The front wall of the Cathedral. (Photo credit: Wikipedia)
It’s the end of the school year, and the first grade capped off our work with another research project, this time on Cathedral Church of St. John the Divine. The Cathedral School began as a choir school for the cathedral, and we remain deeply connected to it. Our premises occupy its close and the school still provides singers for the cathedral’s choir. St. John is an increasingly less hidden New York treasure; it’s the largest gothic cathedral in the world and an integral monument in the history of architecture, immigration and social activism in the city.
Growing throngs of tourists are beginning to appreciate “our” cathedral, but, understandably, kids who go to school in its shadow every day can grow a bit jaded. The cathedral is a much larger institution than our school, both physically and in its historic and social reach. However, our students sometimes seem to think of it as an extension of our school simply because spending time there is embedded in our routine. We venture into the cathedral for everything from our weekly chapel service to math projects. Often, our students don’t quite seem to understand why busloads of foreigners are milling around with cameras.
Hence, the class is collaboratively writing a guidebook for the cathedral, a project that long predates my arrival in first grade. We spent weeks touring the Cathedral, taking scrupulous notes on its history and architecture. For the students, the cathedral served as a treasure trove of hidden symbols and artwork, secret stairways and peculiar stories. Our exploration revealed the depth of mystery housed in this familiar space. The revelation of how little they really knew about the cathedral as well as the realization of how far the cathedral’s significance extends beyond our school was a humbling experience for my students. We began to see them staring ponderously at and asking questions about previously ignored corners of the building, examining its artwork and speculating about its construction.
Yet the project was also a celebration of our privileged relationship with the cathedral. Foregoing their frequent sense of entitlement, my students took the authentic brand of ownership qualified by deep knowledge and genuine appreciation. We’ve impressed upon them that the cathedral “belongs” to everyone, but the fact remains that we possess certain entitlements to the building that others do not. Our study conducted them towards an understanding of the origins and uniqueness of that privilege. Pursuing expert knowledge of the cathedral does a great deal to help my students situate their small community within our city’s history, architecture and religious heritage. Our study allows the cathedral to become an intermediary in my students’ long effort to orient themselves in the world.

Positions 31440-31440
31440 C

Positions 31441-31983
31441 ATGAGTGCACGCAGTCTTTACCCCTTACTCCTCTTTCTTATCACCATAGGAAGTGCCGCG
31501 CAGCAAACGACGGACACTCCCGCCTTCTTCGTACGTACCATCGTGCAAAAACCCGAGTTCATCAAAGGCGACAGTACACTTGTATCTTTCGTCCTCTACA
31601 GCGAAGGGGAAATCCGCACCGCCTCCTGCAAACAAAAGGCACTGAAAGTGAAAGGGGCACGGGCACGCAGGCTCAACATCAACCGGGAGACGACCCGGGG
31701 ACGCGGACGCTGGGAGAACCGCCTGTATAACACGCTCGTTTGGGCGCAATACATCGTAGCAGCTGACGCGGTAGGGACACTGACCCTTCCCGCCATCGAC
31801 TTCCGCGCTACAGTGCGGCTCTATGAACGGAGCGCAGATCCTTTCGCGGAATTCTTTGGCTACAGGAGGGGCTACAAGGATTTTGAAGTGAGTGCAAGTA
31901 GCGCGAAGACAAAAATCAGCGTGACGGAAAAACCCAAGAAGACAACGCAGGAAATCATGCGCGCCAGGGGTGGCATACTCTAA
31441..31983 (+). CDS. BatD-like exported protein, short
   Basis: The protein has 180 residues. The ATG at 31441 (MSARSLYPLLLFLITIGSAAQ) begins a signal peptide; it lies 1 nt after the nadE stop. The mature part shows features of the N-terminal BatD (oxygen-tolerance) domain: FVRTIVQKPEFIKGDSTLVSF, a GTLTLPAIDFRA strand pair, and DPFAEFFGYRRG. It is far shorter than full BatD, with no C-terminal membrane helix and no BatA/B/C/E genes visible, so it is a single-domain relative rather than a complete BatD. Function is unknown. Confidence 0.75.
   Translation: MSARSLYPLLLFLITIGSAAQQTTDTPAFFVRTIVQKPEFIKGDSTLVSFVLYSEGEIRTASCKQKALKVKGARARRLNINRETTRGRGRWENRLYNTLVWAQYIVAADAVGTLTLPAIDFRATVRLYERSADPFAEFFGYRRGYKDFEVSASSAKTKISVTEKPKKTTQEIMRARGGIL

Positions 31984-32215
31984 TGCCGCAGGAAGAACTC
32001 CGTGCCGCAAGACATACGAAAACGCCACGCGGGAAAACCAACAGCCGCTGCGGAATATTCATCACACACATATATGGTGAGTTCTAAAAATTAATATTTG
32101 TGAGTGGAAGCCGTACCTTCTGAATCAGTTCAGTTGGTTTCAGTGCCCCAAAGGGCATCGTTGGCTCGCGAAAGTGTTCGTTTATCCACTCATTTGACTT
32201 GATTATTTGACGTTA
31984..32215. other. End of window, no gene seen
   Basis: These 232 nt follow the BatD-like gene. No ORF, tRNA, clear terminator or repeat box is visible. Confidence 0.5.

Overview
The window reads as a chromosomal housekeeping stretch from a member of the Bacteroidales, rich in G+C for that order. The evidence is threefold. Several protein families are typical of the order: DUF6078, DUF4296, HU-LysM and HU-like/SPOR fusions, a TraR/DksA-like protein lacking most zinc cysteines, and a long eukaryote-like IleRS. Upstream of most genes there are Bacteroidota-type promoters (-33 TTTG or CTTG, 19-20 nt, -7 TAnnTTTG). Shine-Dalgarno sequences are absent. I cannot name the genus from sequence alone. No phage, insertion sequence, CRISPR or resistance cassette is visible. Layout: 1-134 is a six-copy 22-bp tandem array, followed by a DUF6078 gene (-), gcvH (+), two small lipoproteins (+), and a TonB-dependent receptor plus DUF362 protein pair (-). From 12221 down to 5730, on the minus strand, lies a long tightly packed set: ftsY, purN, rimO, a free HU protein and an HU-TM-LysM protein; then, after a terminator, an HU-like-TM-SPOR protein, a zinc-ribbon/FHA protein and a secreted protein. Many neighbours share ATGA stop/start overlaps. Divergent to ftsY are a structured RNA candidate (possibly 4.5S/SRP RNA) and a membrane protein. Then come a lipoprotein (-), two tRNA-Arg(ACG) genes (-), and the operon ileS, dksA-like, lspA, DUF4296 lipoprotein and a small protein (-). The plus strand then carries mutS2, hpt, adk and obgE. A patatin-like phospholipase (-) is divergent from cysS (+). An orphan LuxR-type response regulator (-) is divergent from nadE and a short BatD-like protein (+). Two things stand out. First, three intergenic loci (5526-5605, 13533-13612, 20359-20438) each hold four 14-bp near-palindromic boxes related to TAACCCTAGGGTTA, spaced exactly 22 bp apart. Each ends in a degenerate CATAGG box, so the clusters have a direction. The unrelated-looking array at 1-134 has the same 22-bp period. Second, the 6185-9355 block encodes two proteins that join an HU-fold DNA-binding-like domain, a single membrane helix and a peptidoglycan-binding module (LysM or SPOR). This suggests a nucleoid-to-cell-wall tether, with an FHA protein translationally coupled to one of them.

Culminating the project with the composition of the guidebook — which the students used to take friends and family on a tour — directed the purpose of our study beyond our classroom. The work felt purposeful for the students. The guidebook was a means of sharing the benefits of our special connection to the cathedral, if only with those close to them. For my students in particular, who are fortunate enough to attend a highly effective independent school in New York City, awareness that privileges should be understood and their benefits shared with others may go a long way.
This project, which took quite a few weeks to complete, was a wonderful way to celebrate our community at the end of the year. As the kids in my class a venture into summer, I expect that they’ll leave firmly grounded in their community and with a strong sense of its place in the physical and cultural landscape of our city.
For much of my academic career, I failed to understand what mathematics is really about. I always approached math as the pursuit of skill and concept mastery (or in my case, competence). Teaching revealed that skills and concepts are, in fact, only means to an end. The real aim of math education isn’t building a mathematical toolbox, but promoting flexible, abstract thinking. The most successful math students aren’t necessarily those who can use the tools teachers provide, but those who can think beyond them. Many students can develop astute problem-solving strategies, but lack the flexibility to apprehend multiple modes of representation or variable lines of reasoning. I’ve often misidentified keen application of taught skills as real understanding, but I’m coming to appreciate who, in my class, are really growing as thinkers.
It was easy to loosely sort my students into four basic categories as mathematicians: those who struggle with basic mathematical tools (counting skills, addition and subtraction facts, number families), those who rely on strong memory to implement and integrate mathematical tools, those who use higher reasoning to develop original problem-solving strategies and those who can truly think flexibly. Students in the last category look at problems from multiple angles and take a truly experimental approach to mathematics. I’d like all of my students to be experimenters, although it seems that even among adults, thinkers like this are rare. What initially surprised me, but now seems obvious, is that the kids who struggle the most in math also have the most experimental outlook.
Early on, I fell prey to the common temptation to treat classifications as hierarchical and fixed. I saw the creative problem-solvers, the abstract thinkers, as simply superior mathematicians to the kids who were still approaching math through concrete and semi-concrete processes. The child who quickly wrote an equation to solve a problem simply looked like a more sophisticated thinker than the one who painstakingly worked through a drawing. I perceived my role as helping students move onward and upward through a progression without considering the unique challenges and opportunities of each mode of thinking.